With perhaps the most practical hook—in terms of political rally chant purposes—since campaigning for the 2016 presidential election began, YG and Nipsey Hussle take on the current delegate leader on the Republican side: Donald Trump. The song opens with 19-year-old Tahjila Davis, college student, speaking on the events that transpired at a Trump rally at her school, Valdosta State University. “I think we got kicked out because we're a group of black people and like, I guess people…what's going on in America, they're afraid we're gonna say something or do something, but we just wanted to watch the rally, and to get kicked out because we're a group of black people is really crazy,” says Davis.
Then YG enters the song defiantly and unequivocally, “Fuck Donald Trump.” Eight times. “I like white folks, but I don't like you,” he begins in his verse. He and Nipsey trade bars on why Trump is a “cancer” to American society—especially to those historically underprivileged—until eventually, a quote from Donald himself makes its entrance: “I will build a great, great wall on our southern border, and I will have Mexico pay for that wall. Mark my words.”
A couple months ago, a few friends and I went to observe a Trump rally in Atlanta. The primary difference between our group and that of Ms. Davis was that we were indeed going to disturb the rally. Underneath an otherwise standard outfit, my companion had on a Sailor Moon dress costume. When we got near the circumference of the largely white crowd, Trump was just beginning to give his speech on this wall with which he intends to line the Mexican-American border. He explained how he would put pressure on the Mexican authorities to pay for the wall, essentially by intimidation, and the audience applauded uproariously in response.
The energy surrounding Trump's wall plan eventually spawned a chant some would call patriotism, others might call it exclusionary, of the letters “U-S-A,” in repetition. This, naturally, is when we chose our great reveal of the Sailor Moon costume, which of course, caused a nearly instantaneous reaction among our fellow rally attendees. An older woman started shaking with rage, pointing at us as though a rat had been found in the kitchen. We had never said anything anti-Trump, nor expressed anything outwardly negative about his campaign, but the change of clothes was enough to get us escorted from the premises by police.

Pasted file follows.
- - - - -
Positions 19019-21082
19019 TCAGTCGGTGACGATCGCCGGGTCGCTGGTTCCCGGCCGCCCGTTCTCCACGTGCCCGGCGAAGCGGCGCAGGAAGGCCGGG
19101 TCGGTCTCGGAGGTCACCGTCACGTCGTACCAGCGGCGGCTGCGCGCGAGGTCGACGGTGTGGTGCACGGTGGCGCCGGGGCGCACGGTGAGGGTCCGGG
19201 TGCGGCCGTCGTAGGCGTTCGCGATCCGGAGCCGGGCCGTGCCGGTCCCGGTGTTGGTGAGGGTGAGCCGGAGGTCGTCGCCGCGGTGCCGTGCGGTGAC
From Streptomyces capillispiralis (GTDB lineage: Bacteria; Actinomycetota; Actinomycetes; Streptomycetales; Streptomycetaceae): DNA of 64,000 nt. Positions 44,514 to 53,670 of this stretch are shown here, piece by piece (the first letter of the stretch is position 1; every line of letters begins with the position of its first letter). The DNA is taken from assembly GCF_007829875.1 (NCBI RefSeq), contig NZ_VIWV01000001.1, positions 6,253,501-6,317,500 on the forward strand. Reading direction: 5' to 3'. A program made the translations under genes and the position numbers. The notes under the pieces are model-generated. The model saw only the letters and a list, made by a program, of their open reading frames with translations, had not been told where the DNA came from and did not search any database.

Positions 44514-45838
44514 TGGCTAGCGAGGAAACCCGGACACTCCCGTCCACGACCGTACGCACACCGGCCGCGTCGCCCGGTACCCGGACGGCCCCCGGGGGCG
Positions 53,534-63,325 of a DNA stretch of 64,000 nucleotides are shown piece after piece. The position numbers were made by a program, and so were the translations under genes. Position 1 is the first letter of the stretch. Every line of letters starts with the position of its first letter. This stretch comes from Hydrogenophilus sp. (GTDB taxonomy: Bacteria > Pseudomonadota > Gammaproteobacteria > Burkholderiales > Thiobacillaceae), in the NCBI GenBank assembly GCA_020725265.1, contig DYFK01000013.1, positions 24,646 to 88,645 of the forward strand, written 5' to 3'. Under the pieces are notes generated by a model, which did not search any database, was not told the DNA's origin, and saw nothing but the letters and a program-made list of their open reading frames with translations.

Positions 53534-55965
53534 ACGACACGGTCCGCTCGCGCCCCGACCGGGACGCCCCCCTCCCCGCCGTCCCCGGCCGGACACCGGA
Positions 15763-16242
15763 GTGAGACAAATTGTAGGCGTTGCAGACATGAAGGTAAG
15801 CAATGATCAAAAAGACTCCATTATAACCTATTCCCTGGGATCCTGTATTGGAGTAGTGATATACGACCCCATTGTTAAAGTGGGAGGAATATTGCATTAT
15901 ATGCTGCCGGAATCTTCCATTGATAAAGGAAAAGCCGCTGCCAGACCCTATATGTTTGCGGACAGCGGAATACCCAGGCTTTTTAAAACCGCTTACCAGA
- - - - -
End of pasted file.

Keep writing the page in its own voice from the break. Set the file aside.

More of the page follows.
Though our stunt may have only succeeded in confusing some Trump fanatics, YG and Nipsey take a clearer approach to the issue of the proposed wall. “Hold up, I fuck with Mexicans, got a plug with Mexicans,” starts YG. “It wouldn't be the U.S.A. without Mexicans,” continues Nipsey, speaking of the same “U.S.A.” chanted at that aforementioned Trump rally, but this time using it to express solidarity with immigrants instead of a xenophobic nationalism.
Hopefully for the two L.A. rap spokesmen, this song resonates with an audience that may have otherwise not voted, and its hook makes its way into the megaphones of rallies and protests. It's pretty catchy. Perhaps at the ballot box, Nipsey's voice will manifest in the minds of the undecided: “You vote Trump, then you're probably on dope.”